Santa Barbara’s iconic landscape painter and gallery owner, Richard Schloss, sits outside of Santa Barbara Fine Art at Arlington Plaza. He is painting the historic Arlington Theatre that’s just across the street.
Nearby, scenic plein-air landscape painter Chris Potter is elegantly working in front of Distinctive Framing N’ Art. Potter begins sketching mustard yellow paint onto the canvas.
These were just two artists featured during a self-guided walking tour exploring the rich art scene in downtown Santa Barbara on Saturday.
The Santa Barbara Art District held ART Santa Barbara — the city’s first-ever fine art festival — that included more than 15 galleries featuring live painters, live music, live artist talks and original artwork.
Art galleries exhibited the signature work of Santa Barbara and regional artists, as well as international and collective pieces. More than 100 artists were represented at the day-long event, according to organizers.
The route took people on foot about four blocks along State Street, from Carrillo to Sola streets.
Guests were welcome to tour galleries in any order, and maps helped pinpoint each location and special event times. Participants placed a bright yellow-colored balloon outside their business, and most locations were open for about eight hours.
“I’m most excited about bringing the arts community together for discussions and collaboration under one roof,” said Nathalie Gensac, who founded the Youth Interactive after-school art program in 2012. “We so rarely get to be in one space at the same time, together, collaborating, brainstorming and having fun celebrating great local art.
“This event is unique because it’s the beginning of a unified collaborative effort to promote Santa Barbara’s art district,” she continued. “It’s a first step toward actively creating a buzz around our art district, which hopefully, in time will help pave the way toward putting Santa Barbara on the map as an arts town.”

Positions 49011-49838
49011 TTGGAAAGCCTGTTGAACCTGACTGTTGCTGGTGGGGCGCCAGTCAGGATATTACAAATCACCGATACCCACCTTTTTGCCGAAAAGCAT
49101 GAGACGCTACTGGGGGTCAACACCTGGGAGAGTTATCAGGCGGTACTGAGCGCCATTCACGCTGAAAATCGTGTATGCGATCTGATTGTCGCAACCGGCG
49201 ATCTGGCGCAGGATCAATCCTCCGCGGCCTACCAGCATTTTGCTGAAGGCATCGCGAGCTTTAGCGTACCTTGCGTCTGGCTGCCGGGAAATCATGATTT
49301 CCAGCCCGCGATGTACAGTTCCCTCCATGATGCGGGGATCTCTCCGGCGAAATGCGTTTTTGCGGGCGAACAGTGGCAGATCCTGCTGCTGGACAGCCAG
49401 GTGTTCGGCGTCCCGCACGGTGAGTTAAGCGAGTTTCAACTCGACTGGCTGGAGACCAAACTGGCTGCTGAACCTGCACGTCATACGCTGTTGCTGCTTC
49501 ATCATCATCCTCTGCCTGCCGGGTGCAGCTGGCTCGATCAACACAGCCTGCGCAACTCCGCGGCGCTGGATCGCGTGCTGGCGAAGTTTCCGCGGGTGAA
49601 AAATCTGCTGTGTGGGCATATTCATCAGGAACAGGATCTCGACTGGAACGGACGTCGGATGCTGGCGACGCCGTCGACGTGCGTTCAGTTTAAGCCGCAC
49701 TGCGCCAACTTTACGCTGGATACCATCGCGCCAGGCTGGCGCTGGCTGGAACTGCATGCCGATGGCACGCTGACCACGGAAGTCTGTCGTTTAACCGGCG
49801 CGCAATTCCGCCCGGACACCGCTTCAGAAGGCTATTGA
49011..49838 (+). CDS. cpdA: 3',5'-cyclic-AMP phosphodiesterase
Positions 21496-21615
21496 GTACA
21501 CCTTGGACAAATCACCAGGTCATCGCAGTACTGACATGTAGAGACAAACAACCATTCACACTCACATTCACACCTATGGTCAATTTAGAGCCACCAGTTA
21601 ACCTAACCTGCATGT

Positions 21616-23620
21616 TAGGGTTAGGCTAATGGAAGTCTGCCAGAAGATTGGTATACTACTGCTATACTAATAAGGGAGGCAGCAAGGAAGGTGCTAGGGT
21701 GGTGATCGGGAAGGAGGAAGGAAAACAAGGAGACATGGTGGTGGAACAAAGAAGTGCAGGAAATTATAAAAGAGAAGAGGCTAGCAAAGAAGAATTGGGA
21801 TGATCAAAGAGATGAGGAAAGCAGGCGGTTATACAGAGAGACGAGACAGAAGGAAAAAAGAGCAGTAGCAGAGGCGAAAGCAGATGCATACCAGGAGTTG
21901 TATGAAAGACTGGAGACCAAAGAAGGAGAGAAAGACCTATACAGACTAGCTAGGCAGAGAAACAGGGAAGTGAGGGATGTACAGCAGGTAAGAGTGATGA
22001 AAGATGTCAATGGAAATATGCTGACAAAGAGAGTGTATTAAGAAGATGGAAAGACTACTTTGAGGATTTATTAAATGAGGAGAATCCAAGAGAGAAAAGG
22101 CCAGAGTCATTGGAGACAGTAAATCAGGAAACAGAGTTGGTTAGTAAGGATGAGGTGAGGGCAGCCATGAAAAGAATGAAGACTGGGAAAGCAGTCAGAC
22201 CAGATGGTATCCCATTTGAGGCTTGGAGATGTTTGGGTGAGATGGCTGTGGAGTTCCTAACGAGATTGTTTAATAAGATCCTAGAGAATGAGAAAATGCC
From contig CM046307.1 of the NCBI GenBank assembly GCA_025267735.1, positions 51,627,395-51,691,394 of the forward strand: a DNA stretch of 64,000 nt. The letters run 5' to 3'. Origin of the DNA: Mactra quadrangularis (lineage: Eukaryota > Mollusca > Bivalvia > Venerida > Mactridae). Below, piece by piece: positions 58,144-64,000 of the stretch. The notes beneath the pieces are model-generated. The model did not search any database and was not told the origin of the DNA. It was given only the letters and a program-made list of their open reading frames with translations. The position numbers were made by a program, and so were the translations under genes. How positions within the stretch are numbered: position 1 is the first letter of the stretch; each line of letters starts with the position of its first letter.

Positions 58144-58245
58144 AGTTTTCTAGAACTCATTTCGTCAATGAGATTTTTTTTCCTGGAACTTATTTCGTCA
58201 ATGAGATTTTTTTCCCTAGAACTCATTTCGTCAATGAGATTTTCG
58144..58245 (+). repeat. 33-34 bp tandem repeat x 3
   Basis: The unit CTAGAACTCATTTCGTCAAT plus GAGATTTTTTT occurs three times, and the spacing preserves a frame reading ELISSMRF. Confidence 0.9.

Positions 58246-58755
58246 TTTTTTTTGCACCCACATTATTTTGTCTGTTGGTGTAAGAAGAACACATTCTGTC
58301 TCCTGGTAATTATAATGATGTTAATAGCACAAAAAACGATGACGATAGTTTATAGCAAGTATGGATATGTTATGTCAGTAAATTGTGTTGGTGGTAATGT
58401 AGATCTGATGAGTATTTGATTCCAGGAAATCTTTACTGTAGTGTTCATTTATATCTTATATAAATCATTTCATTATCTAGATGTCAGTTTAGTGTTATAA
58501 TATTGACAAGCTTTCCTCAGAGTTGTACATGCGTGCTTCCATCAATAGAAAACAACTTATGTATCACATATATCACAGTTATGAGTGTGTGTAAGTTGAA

Nationwide, Gensac said, artistic cities generate a good portion of their economy, their existence and their tourism from establishing a culture of the arts.
“There is no hiding that State Street needs revitalization and that local businesses are closing up and down State Street,” she said. “I believe promoting the art district and bringing our community together to celebrate local art will go some distance to attracting tourism and helping revive our local economy.”
Event sponsors included Abstract Art Collective, Downtown Santa Barbara, Draughtsmen Aleworks, Sanford Winery, the City of Santa Barbara, Santa Barbara County Office of Arts & Culture, Voice Magazine, Windrun Wine and Youth Interactive.
Yuliya Lennon Art Studio was among the participants at the festival.
A tea ceremony occurred within the gallery, surrounded by elegant sculptures and paintings. The gathering’s theme was Wabi-sabi, a Japanese aesthetic with elements of asymmetry and simplicity, which honors signs of wear and age.
Lennon and her husband moved to Santa Barbara from England a few years ago.
She described Saturday’s art festival as “exciting.”
“We thought it was a fairly small place at first,” Lennon said of Santa Barbara. “Living close to London offers a rich artistic community, but when I got here, I realized Santa Barbara has many artists living and working here.”
Artists are promoted locally at events like the monthly 1st Thursday, organized by Downtown Santa Barbara, and across Santa Barbara’s Funk Zone, she said.
Saturday’s hours-long festival was aimed at enticing people who can’t attend art gatherings during the weekdays.
“There are loads of things happening,” Lennon said of art events in Santa Barbara. “Having an extra day, which is on Saturday, would allow people who live in the area and can’t make it Thursday nights, and also attract visitors from outside of the area.”
The festival displays “how much we have to offer to position Santa Barbara as an arts destination,” she added.
Another participant was Sullivan Goss Gallery on East Anapamu Street.
During a special event in the morning, the gallery curator discussed California’s legacy of Bauhaus and its connection to a German art school, as well as pairing contemporary work with historical precedents.
The event is helping build Santa Barbara as a top arts destination for out-of-towners and helps people recognize “this is an incredibly rich artistic community that’s a great place to see, buy and collect art,” said Nathan Vonk, owner of Sullivan Goss Gallery.
New galleries and artists are popping up around the city, he said, and people can “take in a bunch of great things in a short distance.”
Vonk said he’s looking forward to seeing attendees exploring the walkable area, learning where guests are traveling from and their interests.
“I hope we get people from out of town and people who are discovering what we have going on here,” he said. “You can take in great art at a small portion of the downtown area.”
— Noozhawk staff writer Brooke Holland can be reached at email@example.com. Follow Noozhawk on Twitter: @noozhawk, @NoozhawkNews and @NoozhawkBiz. Connect with Noozhawk on Facebook.